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New ARV Marketed and Would Enter China in Low Price

AIDS patients in China can use first-line ARVs!
As the global largest ARV manufacturer and multinational pharmaceutical company, GSK recently announced the formal marketing of a new ARV Tivicay (chemical name: dolutegravir). In combination with other ARVs, Tivicay can be used to treat HIV-infected adults and child patients aged ≥ 12 years. This new ARV has been approved by China Food and Drug Administration in January this year.
Tivicay has been approved in 100 countries and recommended as a preferred first-line ARV in combination regimens for new AIDS patients by most international ART guidelines. WHO has also included Tivicay in alternative first-line treatment regimens for new AIDS patients as the only integrase inhibitor in the updated 2015 ART guidelines.
According to data from WHO, there were 575,000 reported PLWHA in China by the end of October 2015, of which there were 177,000 deaths. Currently, PLWHA are estimated to constitute about 0.06% of the total population in China.
Although HIV/AIDS response has achieved great progress, the lack of effective ARVs and the high prices of existing ARVs are the biggest barrier for AIDS patients to access treatment. Some patients have to spend over RMB 10,000 on ARVs every month. Based on the estimate of RMB 3,000 per year for each patient, the annual market volume of ARVs is RMB 1.7 billion in China.
Globally, the prices of ARVs are on a sharp decrease. In 2015, UNAIDS reported that the number of new HIV infections dropped by 35% and the number of AIDS-related deaths dropped by 41% over the past 15 years. The leading contributing factor is the reduction of ARV prices by nearly 99% from about USD 10,000 per year for each patient to about USD 100 (approximately RMB 620) per year for each patient, benefiting 15 million people.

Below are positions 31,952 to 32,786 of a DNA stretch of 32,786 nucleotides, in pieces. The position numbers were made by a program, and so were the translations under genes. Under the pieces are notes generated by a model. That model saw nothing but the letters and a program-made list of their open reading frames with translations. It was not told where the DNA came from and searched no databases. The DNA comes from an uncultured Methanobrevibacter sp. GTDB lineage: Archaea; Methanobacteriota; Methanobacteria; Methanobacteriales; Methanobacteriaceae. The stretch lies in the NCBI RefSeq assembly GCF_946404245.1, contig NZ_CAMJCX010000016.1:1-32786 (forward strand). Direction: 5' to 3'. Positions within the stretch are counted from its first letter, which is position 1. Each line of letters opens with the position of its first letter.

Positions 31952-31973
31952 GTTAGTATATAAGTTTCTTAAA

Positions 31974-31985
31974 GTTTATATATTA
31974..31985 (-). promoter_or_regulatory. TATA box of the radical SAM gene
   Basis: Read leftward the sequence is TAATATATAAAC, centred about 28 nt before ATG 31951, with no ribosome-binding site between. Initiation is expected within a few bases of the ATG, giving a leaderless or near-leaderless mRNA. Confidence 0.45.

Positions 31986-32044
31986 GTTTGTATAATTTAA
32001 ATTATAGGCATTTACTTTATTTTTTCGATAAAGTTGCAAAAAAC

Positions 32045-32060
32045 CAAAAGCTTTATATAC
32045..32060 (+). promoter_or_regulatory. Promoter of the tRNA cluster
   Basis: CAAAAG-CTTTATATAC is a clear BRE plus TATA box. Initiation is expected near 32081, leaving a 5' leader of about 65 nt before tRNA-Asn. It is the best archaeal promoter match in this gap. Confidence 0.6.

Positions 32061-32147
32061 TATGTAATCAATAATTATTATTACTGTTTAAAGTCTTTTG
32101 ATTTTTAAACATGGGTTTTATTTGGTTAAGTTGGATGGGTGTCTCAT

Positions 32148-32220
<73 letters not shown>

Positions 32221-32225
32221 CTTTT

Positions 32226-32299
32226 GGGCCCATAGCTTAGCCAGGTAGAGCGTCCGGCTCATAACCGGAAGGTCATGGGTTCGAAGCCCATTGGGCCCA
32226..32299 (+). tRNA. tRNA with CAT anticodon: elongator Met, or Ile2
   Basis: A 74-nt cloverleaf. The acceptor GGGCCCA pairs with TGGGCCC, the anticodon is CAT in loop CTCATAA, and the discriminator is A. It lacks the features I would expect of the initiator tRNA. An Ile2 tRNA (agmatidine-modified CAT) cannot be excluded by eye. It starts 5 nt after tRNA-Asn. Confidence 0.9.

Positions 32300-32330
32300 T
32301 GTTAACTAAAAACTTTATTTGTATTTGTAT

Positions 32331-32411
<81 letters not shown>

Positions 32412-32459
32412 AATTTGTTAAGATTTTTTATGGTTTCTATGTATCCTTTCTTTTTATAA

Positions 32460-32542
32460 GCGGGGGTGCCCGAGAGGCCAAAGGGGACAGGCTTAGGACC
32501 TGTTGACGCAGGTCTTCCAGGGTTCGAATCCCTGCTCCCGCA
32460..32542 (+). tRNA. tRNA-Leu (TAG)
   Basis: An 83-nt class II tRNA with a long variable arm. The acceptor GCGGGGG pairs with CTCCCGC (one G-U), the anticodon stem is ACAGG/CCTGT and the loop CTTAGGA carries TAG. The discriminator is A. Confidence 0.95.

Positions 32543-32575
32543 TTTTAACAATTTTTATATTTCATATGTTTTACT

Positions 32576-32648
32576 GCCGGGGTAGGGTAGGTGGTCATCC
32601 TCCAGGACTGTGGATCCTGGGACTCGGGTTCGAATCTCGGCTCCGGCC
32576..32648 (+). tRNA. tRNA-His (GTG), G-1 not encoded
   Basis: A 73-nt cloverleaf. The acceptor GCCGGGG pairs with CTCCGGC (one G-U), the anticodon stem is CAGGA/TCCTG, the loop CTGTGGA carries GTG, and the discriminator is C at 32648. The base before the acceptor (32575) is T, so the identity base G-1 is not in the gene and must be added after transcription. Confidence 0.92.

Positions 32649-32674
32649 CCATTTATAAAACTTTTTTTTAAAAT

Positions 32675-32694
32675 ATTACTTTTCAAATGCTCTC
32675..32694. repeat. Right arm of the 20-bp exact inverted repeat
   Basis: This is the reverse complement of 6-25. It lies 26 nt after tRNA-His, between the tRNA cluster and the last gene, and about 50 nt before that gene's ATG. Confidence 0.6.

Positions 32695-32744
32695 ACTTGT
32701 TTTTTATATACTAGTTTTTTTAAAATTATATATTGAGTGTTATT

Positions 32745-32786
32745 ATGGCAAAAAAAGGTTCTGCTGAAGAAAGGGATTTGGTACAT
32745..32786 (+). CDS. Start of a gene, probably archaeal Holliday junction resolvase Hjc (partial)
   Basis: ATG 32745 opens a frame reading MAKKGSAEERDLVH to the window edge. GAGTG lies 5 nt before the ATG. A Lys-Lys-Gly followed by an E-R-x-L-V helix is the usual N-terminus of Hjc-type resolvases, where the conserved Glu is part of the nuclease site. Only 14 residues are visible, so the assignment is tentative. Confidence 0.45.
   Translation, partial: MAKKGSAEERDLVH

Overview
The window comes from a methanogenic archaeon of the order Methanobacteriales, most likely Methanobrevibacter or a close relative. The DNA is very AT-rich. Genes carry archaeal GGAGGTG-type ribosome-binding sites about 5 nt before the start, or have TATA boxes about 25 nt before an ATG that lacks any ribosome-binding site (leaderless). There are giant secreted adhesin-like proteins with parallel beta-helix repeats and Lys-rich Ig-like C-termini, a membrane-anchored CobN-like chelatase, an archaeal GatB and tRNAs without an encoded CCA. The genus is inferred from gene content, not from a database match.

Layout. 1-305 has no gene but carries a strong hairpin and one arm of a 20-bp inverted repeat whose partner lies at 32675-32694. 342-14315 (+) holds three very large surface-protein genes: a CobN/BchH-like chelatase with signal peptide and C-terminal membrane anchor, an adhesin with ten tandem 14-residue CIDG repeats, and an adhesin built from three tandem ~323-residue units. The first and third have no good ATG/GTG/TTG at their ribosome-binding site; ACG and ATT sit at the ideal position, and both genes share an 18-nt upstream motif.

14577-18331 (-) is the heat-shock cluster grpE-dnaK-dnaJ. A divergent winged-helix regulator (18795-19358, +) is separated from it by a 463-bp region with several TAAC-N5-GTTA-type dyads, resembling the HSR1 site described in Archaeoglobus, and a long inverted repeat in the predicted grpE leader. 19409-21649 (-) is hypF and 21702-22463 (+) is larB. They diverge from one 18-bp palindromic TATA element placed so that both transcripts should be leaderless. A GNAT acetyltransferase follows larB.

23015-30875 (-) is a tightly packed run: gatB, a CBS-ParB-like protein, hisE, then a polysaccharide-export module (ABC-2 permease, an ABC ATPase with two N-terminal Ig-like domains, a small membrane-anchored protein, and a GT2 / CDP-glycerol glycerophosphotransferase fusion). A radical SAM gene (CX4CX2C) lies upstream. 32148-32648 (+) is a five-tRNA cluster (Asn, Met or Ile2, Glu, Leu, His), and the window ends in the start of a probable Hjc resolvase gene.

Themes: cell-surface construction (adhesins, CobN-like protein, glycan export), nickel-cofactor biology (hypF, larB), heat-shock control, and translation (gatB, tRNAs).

China is implementing the "Four Frees and One Care" policy in HIV/AIDS response, including free treatment for patients with economic hardship. ARVs used for free treatment are mainly procured with central and local special funds for HIV/AIDS response, provided by international cooperation programs and donated by other sources to government departments.
GSK will follow the global tendency and market Tivicay in a low price in China. "In the light of the recently announced State drug price negotiation piloting, we will also consider adopting the strategy of "price-based access", ensuring better access to Tivicay for AIDS patients," said GSK SVP Hervé Gisserot.
One month ago, China finalized the first order according to international practices for negotiation on imported drugs. Based on market and medical insurance commitments, the government is contributing to the reduction of prices of brand-name drugs and patent drugs. The price reduction of "life-saving drugs" is considered a good thing, but it takes time to put the supporting policies of medical insurance system into operation. (Source:,, July 6, 2016)